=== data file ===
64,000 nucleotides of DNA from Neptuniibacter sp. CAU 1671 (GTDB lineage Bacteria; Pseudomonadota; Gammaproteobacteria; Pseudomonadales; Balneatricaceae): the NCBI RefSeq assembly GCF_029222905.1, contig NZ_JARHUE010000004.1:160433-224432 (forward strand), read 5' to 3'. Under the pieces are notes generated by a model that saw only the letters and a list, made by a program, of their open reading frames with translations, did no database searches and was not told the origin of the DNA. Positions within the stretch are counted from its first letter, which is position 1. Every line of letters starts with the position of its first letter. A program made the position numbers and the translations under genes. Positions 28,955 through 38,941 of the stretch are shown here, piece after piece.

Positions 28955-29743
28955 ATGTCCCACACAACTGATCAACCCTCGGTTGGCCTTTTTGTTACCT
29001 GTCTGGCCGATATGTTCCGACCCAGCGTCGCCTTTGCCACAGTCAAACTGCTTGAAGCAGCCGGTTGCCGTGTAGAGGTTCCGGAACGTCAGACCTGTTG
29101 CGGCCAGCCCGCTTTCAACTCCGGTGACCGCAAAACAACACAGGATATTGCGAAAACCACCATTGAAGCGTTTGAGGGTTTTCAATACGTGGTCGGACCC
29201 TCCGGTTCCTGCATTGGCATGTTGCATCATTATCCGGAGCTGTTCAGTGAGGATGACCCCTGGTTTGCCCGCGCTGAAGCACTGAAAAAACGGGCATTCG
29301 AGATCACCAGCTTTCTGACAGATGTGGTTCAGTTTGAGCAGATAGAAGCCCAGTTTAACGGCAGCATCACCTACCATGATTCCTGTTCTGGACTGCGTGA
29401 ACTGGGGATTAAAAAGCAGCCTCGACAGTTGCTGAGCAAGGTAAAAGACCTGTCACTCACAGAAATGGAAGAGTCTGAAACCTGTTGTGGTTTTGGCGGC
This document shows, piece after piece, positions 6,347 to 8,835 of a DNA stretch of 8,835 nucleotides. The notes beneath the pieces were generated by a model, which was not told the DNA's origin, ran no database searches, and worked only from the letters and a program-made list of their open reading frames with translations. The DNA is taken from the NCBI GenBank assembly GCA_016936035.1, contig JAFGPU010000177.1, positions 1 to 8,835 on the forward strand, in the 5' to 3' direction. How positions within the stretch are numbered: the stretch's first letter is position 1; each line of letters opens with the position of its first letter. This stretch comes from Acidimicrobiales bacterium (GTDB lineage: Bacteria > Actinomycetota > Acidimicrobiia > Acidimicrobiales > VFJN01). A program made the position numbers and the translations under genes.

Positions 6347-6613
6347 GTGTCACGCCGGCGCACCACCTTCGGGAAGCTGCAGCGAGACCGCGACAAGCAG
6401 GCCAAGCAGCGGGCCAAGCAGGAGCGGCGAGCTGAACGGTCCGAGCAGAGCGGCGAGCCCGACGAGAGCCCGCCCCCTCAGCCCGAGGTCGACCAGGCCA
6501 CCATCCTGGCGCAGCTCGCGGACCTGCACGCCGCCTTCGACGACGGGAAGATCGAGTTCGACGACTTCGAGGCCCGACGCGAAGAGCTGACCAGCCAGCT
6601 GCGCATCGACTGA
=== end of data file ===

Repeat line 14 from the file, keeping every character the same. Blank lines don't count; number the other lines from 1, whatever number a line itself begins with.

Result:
6601 GCGCATCGACTGA